The human face of Microsoft

David Stutz
Jean Paoli
A week ago Robert Scoble posted an item to his weblog that began: "Microsoft is jealous (and scared) of Slash Dot and Scripting News." His posting, which sparked a lively cross-blog conversation, continued:

One thing I've noticed is that Microsoft does not have a human face other than Gates and Ballmer. Everything you see about Microsoft has been "approved" by PR/marketing professionals. That's the way it was supposed to have been done in the old days, but today, one little jerk like me can post something on his weblog and, within hours, have several thousand very important readers. Today, we need human stories to tell about Microsoft, and we need human connections so we know who to start a conversation with. [ The Scobleizer Weblog]

I couldn't agree more. All that talent and passion and brainpower, but so few faces seen, and so few voices heard. One of the few public faces, David Stutz, left the company this week, with parting advice about openness.

There's only one David Stutz, but there are thousands of other passionate thinkers and doers inside Microsoft. One I've had the privilege to meet, recently, is Jean Paoli. Listen to the excitement in the man's voice. Here's a guy whose goal since the SGML days more than 15 years ago was to build tools that would put the power of semi-structured data and transformation into the hands of users. Now the goal is within reach, and he is so excited he can't sit still. I share Jean's passion for that goal -- and if you don't already, you would you if you could see him and hear him. But as Robert Scoble so rightly points out, Microsoft doesn't put these kinds of faces forward. Google couldn't even find me a picture of Jean to include here, hence the empty space where Jean's picture should be. I hope somebody will find me a picture, so I can update and fill that void.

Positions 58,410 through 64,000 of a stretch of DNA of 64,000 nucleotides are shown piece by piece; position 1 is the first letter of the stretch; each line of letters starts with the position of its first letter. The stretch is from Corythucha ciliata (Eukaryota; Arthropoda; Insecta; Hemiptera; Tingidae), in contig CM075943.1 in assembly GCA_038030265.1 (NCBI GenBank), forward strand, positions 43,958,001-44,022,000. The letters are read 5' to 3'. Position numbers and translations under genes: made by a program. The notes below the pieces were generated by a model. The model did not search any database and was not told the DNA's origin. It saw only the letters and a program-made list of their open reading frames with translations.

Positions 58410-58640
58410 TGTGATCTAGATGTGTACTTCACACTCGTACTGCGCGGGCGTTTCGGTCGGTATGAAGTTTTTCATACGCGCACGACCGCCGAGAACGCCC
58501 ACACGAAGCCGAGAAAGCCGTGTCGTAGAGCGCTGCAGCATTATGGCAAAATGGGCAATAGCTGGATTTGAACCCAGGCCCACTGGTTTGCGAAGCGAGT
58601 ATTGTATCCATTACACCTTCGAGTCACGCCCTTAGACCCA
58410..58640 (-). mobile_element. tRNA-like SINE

Joshua Allen writes:

The people who happen to work at Microsoft are pretty immune to broad-brush stereotypes, and getting to know them as people is the best antidote to the seductive spielmeisters who tell bedtime stories about zombie borgs. That's why I'll keep pointing to Doug Purdy's blog about Macintosh and Religion rather than his "work-related" blog. It's Doug the person, not Doug the PR image, which is most useful for understanding the cat-herd nature of a place like Microsoft. Blogs are about people, period. [ Better Living through Software]

Exactly. A little more of Doug the person, and Jean, and a bunch of others, would go a long way.

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